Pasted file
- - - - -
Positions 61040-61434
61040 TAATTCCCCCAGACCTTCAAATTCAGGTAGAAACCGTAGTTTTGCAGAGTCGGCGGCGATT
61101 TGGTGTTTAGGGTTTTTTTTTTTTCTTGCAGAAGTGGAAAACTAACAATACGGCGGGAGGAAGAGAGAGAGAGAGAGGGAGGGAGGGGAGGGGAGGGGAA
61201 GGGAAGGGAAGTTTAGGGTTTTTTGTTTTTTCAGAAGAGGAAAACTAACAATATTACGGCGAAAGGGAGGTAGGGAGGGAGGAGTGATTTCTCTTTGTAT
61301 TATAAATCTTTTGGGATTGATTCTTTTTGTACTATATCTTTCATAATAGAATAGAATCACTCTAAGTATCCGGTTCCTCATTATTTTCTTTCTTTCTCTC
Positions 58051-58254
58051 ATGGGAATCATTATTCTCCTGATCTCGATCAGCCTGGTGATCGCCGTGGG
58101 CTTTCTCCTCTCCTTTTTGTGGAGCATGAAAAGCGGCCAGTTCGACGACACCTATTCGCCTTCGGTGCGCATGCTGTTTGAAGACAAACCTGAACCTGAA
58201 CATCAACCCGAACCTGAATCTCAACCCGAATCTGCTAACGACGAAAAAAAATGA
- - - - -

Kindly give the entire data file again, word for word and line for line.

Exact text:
Positions 61040-61434
61040 TAATTCCCCCAGACCTTCAAATTCAGGTAGAAACCGTAGTTTTGCAGAGTCGGCGGCGATT
61101 TGGTGTTTAGGGTTTTTTTTTTTTCTTGCAGAAGTGGAAAACTAACAATACGGCGGGAGGAAGAGAGAGAGAGAGAGGGAGGGAGGGGAGGGGAGGGGAA
61201 GGGAAGGGAAGTTTAGGGTTTTTTGTTTTTTCAGAAGAGGAAAACTAACAATATTACGGCGAAAGGGAGGTAGGGAGGGAGGAGTGATTTCTCTTTGTAT
61301 TATAAATCTTTTGGGATTGATTCTTTTTGTACTATATCTTTCATAATAGAATAGAATCACTCTAAGTATCCGGTTCCTCATTATTTTCTTTCTTTCTCTC
Positions 58051-58254
58051 ATGGGAATCATTATTCTCCTGATCTCGATCAGCCTGGTGATCGCCGTGGG
58101 CTTTCTCCTCTCCTTTTTGTGGAGCATGAAAAGCGGCCAGTTCGACGACACCTATTCGCCTTCGGTGCGCATGCTGTTTGAAGACAAACCTGAACCTGAA
58201 CATCAACCCGAACCTGAATCTCAACCCGAATCTGCTAACGACGAAAAAAAATGA